The Navy cross country squad flooded the top 12 positions with six men and breezed to the Heptagonal championship at Van Courtland Park yesterday.
The Midshipmen accumulated only 38 points to easily outdistance pre-meet favorites Penn and Princeton, who finished with 92 and 98 respectively. The Crimson finished far back with a whopping 188 points, stumbling to a disappointing seventh in the ten-team field.
"We just didn't give enough," Coach Bill McCurdy said following the race. "But, hell, maybe we were lucky to do as well as we did since we started with only seven men and lost two of them almost immediately."
There were some bright spots in the basically dismal Harvard performance. The young and the old supplied the Crimson with two All-Ivy stars, as senior captain Jim Keefe copped the fourth slot and freshman Stein Rafto finished 21st.
Dirk Skinner was the surprising Crimson third man as he placed 49th with a gutsy effort. He has been plagued by injuries all year which have greatly limited his training and racing experience.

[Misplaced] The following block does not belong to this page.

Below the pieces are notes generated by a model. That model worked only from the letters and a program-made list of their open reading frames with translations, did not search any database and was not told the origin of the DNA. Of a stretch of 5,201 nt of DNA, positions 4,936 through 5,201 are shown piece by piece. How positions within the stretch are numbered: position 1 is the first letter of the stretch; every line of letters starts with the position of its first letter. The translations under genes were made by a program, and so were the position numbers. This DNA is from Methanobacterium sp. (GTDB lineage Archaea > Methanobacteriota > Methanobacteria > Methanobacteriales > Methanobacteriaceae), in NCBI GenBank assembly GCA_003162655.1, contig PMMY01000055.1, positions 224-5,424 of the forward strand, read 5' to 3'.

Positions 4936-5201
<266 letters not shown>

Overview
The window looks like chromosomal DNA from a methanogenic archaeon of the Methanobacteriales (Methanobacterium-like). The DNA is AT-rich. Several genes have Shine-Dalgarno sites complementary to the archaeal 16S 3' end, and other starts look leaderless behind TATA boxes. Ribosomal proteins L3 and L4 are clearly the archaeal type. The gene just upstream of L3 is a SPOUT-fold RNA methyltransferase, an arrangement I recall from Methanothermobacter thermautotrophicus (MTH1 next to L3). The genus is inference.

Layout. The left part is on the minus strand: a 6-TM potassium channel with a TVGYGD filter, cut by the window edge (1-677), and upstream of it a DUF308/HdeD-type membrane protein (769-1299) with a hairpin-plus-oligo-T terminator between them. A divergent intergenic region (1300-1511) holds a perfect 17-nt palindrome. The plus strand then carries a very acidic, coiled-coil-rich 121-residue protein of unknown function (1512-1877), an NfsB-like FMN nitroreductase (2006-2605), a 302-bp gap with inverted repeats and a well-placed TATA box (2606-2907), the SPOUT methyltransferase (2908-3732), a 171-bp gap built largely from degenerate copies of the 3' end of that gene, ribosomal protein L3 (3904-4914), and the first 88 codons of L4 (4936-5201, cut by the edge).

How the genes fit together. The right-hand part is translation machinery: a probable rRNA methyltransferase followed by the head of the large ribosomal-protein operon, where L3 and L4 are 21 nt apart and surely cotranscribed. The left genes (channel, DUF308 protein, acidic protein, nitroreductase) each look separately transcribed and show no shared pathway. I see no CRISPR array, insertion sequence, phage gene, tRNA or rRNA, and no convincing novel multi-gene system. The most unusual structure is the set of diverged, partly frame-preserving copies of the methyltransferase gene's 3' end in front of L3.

"Dirk put in an impassioned effort," McCurdy said. "This meet was a tribute to his courage and tenacity."
The race began poorly for the Crimson as Navy sailed out at a grueling pace. "All I could see was the yellow of Navy," Keefe said. "I hung back and Bill Muller and I were about 20th at the mile mark."
Disaster struck the Crimson at the two-mile mark. Muller tripped and sprawled to the ground with a twisted ankle. He could not resume as the pack swept by him.
Within a mile, Bill Okerman developed stomach cramps. He doggedly struggled on but was soon forced to drop from the race, leaving the Crimson with the bare minimum of five runners.
By this point an Army duo of Dennis Trujillo and Curtis Alitz had opened up a lead on a pack of midshipmen interspersed with harriers from the Ivy schools.
Trujillo stretched his margin and coasted to victory in 24:34. Alitz finished second and was followed by freshman Ron Bunnell of Princeton. Keefe surged to take fourth in 26:04 to nip the front of the Navy corps led by Steve Hubbard.
"I hung back in the early going and then really pushed it at the end," Keefe said. "Maybe if I'd hung a little closer I could have picked off a few more people."
"As a team we didn't run real well," Keefe continued. "McCurdy was pretty pissed off."